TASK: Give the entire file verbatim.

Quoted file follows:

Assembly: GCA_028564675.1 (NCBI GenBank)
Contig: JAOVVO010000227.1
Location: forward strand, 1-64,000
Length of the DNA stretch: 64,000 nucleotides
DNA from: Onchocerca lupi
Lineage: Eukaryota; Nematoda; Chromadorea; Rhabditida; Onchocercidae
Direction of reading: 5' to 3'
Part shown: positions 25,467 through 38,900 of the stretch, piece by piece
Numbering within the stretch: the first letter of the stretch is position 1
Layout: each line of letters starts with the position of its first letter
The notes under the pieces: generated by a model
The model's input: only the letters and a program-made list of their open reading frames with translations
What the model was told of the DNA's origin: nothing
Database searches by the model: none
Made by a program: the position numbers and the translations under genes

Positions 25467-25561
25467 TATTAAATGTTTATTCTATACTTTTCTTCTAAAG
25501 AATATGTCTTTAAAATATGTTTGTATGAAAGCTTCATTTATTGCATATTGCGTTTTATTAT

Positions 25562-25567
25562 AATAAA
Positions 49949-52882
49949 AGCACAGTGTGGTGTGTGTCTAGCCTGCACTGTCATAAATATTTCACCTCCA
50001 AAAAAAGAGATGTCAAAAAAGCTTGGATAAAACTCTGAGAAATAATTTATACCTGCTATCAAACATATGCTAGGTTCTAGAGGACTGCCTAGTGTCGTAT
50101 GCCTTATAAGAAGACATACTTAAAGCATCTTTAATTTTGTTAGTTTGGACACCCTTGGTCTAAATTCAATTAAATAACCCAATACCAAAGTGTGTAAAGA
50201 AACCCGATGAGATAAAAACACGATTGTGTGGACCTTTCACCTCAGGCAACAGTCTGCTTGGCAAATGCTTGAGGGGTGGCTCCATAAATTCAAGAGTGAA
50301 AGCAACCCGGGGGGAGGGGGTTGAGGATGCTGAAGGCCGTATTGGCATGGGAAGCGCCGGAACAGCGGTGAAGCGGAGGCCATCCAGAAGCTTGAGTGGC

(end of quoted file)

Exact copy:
Assembly: GCA_028564675.1 (NCBI GenBank)
Contig: JAOVVO010000227.1
Location: forward strand, 1-64,000
Length of the DNA stretch: 64,000 nucleotides
DNA from: Onchocerca lupi
Lineage: Eukaryota; Nematoda; Chromadorea; Rhabditida; Onchocercidae
Direction of reading: 5' to 3'
Part shown: positions 25,467 through 38,900 of the stretch, piece by piece
Numbering within the stretch: the first letter of the stretch is position 1
Layout: each line of letters starts with the position of its first letter
The notes under the pieces: generated by a model
The model's input: only the letters and a program-made list of their open reading frames with translations
What the model was told of the DNA's origin: nothing
Database searches by the model: none
Made by a program: the position numbers and the translations under genes

Positions 25467-25561
25467 TATTAAATGTTTATTCTATACTTTTCTTCTAAAG
25501 AATATGTCTTTAAAATATGTTTGTATGAAAGCTTCATTTATTGCATATTGCGTTTTATTAT

Positions 25562-25567
25562 AATAAA
Positions 49949-52882
49949 AGCACAGTGTGGTGTGTGTCTAGCCTGCACTGTCATAAATATTTCACCTCCA
50001 AAAAAAGAGATGTCAAAAAAGCTTGGATAAAACTCTGAGAAATAATTTATACCTGCTATCAAACATATGCTAGGTTCTAGAGGACTGCCTAGTGTCGTAT
50101 GCCTTATAAGAAGACATACTTAAAGCATCTTTAATTTTGTTAGTTTGGACACCCTTGGTCTAAATTCAATTAAATAACCCAATACCAAAGTGTGTAAAGA
50201 AACCCGATGAGATAAAAACACGATTGTGTGGACCTTTCACCTCAGGCAACAGTCTGCTTGGCAAATGCTTGAGGGGTGGCTCCATAAATTCAAGAGTGAA
50301 AGCAACCCGGGGGGAGGGGGTTGAGGATGCTGAAGGCCGTATTGGCATGGGAAGCGCCGGAACAGCGGTGAAGCGGAGGCCATCCAGAAGCTTGAGTGGC